For starters he has a potent inside presence in Bright Akhuetie, who’s on his way to becoming the first Most Valuable Player awardee from UP in decades. Remember that 44.4 points scored inside the paint? The 6’6 Nigerian had a lot of things to do with it as he averages 18.9 points per game, to go along 14.6 rebounds and 2.8 assists. Akhuetie’s decision to jump from Perpetual to University of the Philippines had a huge hand in UP’s run this season.

      You were saying homegrown talents for UP?

      Yes. Homegrown talents. In case you’re not familiar with him, let me introduce you to Juan Gomez de Liano, the sophomore guard out of UPIS who’s set to be named to the Mythical team at the tender age of 19.

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      Yes. He’s that good.

      Gomez de Liano put up averages of 16.2 points, 6.6 rebounds and 5.5 assists per game – dazzling the crowd with his aerial acrobatics and dazzling handles on the perimeter. He was also the first UP player since Marvin Cruz to notch a triple-double. At that young age, he may very well be the best guard in the UAAP.

      His brother Javi, who’s also from UPIS, is also doing a solid job for the Fighting Maroons off the bench with averages of 8.5 points and 3.3 rebounds as a solid reliever and defender.

      You seem to have left off someone, Paul Desiderio?

      Paul Desiderio wasn’t left off. He already has a special place in the UP MBT lore for his guts and heart alone this season, and he certainly has a special place in this story.

      A last remnant of that 0-14 squad, Desiderio worked his way from those horror days to being one of the most beloved Fighting Maroons in history.

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      For starters, UP wouldn’t have been here had it not for Desiderio and he did it not only by scoring the final five points for the Fighting Maroons in the knockout match against Ateneo, he also showed it by freeing up Bright Akhuetie through a good solid pick as UP forced the decider in Game One.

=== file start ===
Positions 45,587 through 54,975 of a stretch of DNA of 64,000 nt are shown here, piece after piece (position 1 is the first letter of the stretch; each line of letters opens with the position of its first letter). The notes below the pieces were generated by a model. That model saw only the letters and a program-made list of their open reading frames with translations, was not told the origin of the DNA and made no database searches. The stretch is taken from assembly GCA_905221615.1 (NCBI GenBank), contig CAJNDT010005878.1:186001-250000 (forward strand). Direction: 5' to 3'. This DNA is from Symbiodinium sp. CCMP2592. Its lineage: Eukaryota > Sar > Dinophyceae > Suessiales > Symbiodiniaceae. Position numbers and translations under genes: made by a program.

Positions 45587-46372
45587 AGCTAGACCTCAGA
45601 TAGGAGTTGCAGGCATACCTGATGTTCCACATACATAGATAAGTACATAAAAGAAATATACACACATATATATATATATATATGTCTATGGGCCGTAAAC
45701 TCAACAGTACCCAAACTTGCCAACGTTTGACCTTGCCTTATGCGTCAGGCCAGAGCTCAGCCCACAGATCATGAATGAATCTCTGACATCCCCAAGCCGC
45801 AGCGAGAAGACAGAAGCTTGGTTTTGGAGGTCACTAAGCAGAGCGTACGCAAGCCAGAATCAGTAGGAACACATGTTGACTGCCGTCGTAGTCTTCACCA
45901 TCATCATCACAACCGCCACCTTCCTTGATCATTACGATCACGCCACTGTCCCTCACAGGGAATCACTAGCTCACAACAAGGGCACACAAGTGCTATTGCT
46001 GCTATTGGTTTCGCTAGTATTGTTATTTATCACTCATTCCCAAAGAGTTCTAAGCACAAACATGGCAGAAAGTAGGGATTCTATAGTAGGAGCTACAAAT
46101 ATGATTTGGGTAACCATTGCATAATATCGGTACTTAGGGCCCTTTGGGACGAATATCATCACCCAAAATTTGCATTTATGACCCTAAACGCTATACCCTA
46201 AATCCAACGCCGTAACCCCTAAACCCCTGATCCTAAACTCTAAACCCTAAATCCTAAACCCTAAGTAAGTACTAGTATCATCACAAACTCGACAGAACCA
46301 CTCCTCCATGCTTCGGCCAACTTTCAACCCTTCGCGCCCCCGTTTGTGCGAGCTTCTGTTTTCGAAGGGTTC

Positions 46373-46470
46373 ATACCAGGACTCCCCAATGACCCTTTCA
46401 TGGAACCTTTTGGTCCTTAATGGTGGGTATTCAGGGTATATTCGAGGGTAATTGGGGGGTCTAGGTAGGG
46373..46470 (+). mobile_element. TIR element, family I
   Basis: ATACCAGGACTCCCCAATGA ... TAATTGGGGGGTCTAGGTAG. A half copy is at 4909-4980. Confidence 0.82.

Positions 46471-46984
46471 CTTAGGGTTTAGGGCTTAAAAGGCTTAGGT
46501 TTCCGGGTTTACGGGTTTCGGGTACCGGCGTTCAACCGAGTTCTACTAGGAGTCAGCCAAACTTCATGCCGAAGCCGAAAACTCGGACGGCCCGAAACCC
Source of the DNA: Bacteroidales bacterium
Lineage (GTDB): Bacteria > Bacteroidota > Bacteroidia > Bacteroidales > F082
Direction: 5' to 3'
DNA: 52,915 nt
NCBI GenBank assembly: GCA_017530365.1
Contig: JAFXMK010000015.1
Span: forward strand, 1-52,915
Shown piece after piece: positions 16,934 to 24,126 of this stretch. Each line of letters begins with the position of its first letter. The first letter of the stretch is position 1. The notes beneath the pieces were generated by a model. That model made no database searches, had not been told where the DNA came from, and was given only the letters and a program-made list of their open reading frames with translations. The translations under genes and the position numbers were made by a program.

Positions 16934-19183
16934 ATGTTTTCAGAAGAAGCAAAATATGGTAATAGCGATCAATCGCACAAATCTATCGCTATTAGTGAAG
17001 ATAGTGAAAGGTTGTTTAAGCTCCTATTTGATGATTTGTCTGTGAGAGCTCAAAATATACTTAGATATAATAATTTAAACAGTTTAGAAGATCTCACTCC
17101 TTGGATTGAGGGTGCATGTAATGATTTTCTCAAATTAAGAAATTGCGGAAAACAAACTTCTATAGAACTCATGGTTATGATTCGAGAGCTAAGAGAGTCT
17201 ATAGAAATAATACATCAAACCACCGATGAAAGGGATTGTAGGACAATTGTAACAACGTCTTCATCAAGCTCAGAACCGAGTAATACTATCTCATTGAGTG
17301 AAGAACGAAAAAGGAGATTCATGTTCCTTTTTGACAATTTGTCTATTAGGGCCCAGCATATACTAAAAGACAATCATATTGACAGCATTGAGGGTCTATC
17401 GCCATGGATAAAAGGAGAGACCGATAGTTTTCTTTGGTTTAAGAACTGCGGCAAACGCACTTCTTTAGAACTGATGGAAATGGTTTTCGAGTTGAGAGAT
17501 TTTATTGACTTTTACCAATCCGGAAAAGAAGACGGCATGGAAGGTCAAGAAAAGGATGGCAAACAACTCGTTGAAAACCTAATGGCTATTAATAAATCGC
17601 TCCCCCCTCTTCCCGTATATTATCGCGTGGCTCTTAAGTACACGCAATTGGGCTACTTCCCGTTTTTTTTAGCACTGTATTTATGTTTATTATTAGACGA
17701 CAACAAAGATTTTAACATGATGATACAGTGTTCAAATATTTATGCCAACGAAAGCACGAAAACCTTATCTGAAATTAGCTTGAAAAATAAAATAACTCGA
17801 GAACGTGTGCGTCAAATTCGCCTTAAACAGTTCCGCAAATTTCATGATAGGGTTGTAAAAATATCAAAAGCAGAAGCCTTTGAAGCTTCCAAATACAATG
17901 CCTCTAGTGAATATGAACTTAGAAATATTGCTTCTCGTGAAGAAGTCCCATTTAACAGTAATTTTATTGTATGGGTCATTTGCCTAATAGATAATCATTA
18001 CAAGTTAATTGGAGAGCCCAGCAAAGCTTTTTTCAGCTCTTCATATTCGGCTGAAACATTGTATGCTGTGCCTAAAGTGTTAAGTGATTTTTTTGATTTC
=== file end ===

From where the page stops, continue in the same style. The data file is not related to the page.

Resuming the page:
Desiderio’s numbers have taken a hit this season with the emergence of Akhuetie and Juan Gomez de Liano but he’s been nonetheless solid at 13.7 points per game.

      What can’t be matched for Desiderio though is the countless times he’s saved his team by making one big play after another when needed the most.

      All those good players for UP, why aren’t we hearing much about Ateneo players?

      Part of it is because almost everyone contributes for coach Tab Baldwin that nobody really stands out. And that’s what makes this team special.

      Sure, there’s Angelo Kouame, the 6’11 recruit from Ivory Coast who’s had averages of 14.4 points, 13.6 rebounds and 3.2 blocks this season. There’s also Thirdy Ravena, who’s had a solid season with 12.1 points and 6.2 rebounds but aside from the two no other Ateneo player averaged double digits.

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      That says a lot about how the players have bought into the system of coach Tab Baldwin. Seven players are averaging more than four points per game, having a balance between points from starters (47.1) and the bench (31.7).

      So who wins?

      Ateneo certainly comes in as the favorite, having the experience and a proven system behind them. But if there’s one thing we’ve learned over the past few games, UP certainly has the tools, the personnel and the confidence to pull off an upset or two against the defending champs.

      That being said, may the best Katipunero win.

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      Matt Nieto of Ateneo and UP's Jun Manzo are among the players to look out for in these finals.
      PHOTO: marlo cueto